Schools rugby: The difficulties facing Wilmslow High during the coronavirus crisis

Wilmslow High are one of many schools across the country hopeful of a January start date for rugby
©WHS / Nathan Rushton

We all know it has been an extremely difficult time for so many people. The coronavirus pandemic continues to shape the way we live our lives and over the last couple of weeks, even professional sport - which may have seemed impenetrable at times - has been struck once again by the virus.

In football, Liverpool stars Sadio Mane and Thiago Alcantara both missed a Premier League fixture after contracting COVID-19 whilst in rugby, the impact has been more significant. Several positive cases within the Sale Sharks camp denied Steve Diamond’s side the opportunity to challenge for the Gallagher Premiership title this season and earlier this week, Wasps faced an anxious wait to see whether they could avoid the same fate.

As the headlines focus on the top of the game, the lifeblood of the sport is still suffering. With no competitive matches able to take place until at least January, community clubs and university teams continue to train and show their resilience in the hope that grassroots rugby can return to some normality in the New Year.

School rugby falls under that bracket, too. Students up and down the country have not had the chance to compete on a Wednesday afternoon or a Saturday morning due to the pandemic. Now, the institutions themselves are not only battling to keep players engaged in the sport, but they are also in an environment where containing any transmission of the virus is the number one priority.

At Wilmslow High School in Cheshire, that is very much the case with approximately 2,500 people on-site each day, but sport, and rugby in particular, continues to be high on the agenda despite the current climate.

“Our boys and girls need their sport in school,” says Nathan Rushton, who heads up the rugby programme at WHS. “We are doing our best to provide them with that outlet away from homework, exams and revision so they can let off some steam. At the minute, it can feel like you are just training with no games to look forward to which is why we are trying to be as creative as possible in our sessions to avoid them going stale.

The rugby programme at WHS has been far from ‘stale’ in recent years, with the state school achieving success in national cup competitions as well as developing players who have gone on to take steps in the professional game. Sam and Luke James are just two of the names to come through Wilmslow and Rushton admits the number of current students taking up the sport is still encouraging.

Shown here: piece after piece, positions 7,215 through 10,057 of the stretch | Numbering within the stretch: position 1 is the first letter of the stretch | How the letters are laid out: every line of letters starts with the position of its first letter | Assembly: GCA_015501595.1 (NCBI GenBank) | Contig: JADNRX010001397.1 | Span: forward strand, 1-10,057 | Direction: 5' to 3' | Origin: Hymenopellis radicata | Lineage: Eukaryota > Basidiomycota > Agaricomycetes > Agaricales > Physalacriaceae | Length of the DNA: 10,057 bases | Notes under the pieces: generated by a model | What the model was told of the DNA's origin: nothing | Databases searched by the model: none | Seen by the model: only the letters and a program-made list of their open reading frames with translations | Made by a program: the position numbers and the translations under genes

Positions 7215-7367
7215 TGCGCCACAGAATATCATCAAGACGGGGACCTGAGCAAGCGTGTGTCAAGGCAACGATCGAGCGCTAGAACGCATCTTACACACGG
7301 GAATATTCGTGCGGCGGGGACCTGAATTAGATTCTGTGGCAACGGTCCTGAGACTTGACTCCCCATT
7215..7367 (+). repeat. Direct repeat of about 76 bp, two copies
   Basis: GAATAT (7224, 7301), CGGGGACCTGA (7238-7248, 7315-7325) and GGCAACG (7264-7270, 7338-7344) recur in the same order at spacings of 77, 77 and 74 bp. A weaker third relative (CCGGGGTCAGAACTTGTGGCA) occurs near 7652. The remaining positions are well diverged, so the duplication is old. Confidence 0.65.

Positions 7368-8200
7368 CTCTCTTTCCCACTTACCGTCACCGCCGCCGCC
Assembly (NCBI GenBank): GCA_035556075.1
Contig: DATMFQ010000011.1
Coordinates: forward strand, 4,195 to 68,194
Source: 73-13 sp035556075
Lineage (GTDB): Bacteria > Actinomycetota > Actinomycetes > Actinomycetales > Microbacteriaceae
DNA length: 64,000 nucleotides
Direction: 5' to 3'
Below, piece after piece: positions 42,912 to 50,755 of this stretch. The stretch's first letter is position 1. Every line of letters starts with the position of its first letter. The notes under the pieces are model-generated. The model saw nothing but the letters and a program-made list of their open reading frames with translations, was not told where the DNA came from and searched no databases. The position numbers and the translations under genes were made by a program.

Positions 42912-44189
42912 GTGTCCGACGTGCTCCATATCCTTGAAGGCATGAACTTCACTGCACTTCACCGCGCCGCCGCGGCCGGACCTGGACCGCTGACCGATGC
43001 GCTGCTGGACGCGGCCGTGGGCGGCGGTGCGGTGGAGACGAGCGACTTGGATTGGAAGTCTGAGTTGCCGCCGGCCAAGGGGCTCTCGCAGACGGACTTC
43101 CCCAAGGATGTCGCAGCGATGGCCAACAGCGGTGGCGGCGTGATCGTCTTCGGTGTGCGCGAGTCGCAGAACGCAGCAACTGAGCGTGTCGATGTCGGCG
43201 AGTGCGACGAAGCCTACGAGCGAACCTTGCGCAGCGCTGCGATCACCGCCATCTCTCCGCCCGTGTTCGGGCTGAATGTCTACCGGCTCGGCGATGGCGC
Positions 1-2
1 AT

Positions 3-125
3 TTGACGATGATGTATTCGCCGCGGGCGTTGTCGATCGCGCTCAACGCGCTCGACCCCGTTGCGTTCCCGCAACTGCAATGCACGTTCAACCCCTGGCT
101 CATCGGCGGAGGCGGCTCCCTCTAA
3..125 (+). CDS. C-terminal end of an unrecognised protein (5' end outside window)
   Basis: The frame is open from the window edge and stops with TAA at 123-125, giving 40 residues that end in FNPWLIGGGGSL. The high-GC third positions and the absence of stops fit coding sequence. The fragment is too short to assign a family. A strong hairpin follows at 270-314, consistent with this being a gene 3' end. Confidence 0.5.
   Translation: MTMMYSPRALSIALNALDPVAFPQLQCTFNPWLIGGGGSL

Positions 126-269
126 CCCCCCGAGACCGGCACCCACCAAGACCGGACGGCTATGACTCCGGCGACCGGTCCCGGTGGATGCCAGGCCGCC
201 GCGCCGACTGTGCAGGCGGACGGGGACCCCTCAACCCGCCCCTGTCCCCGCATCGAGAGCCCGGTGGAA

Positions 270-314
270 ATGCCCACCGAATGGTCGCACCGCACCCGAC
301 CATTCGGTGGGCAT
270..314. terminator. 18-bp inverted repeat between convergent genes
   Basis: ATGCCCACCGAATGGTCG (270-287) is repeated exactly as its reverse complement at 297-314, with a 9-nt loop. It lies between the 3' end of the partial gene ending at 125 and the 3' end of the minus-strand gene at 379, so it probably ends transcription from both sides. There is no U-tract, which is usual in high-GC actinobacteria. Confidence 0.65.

“Our numbers are up,” says Rushton. “Year 7 and 8, we are getting around 100 kids, boys and girls, across the two years groups taking part in rugby. Year 9 and 10 we have got decent numbers and seniors [Year 11 to 13], I have got 54 players on my register which is the most we have ever had since I have been here over the last five years”.

So how are Rushton and WHS staff keeping students engaged in rugby? “What we have done is we have made a partnership with ‘Starting XV’, a coaching company run by Rick Spencer who is ex-Sale Sharks.

"We have now brought in a coach three nights a week so we have got external coaches coming in to support PE staff using the money that we would usually have spent on transport, whilst also investing in new equipment and facilities etc. Yes, we can’t get playing but we can improve our coaching offer, improve our equipment and improve our delivery style to keep it fresh for the students.”

After October half-term, Rushton is hoping to introduce a ‘Games Night’ for Year 7 and 8 students which will see them take part in an internal touch rugby cup competition, but between Year 9 and 13, Wilmslow continue to operate within the school and RFU guidelines.

The reality is rugby as we know it may not take place at all at junior level because WHS run their programme from September up until Christmas, but they are still eager to arrange some friendlies against local schools at the beginning of 2021 if the possibility arises. As for the senior teams, four fixtures have potentially been scheduled (restrictions pending) and Rushton is also keen for a mini cup competition to be introduced in order to keep students interested between now and the end of the school year.

“What I’d like to see is some form of cup tournament after Christmas to dangle a carrot for senior students. If they walk away from this year without having played a competitive game which means something, they will be disappointed so let's see what happens."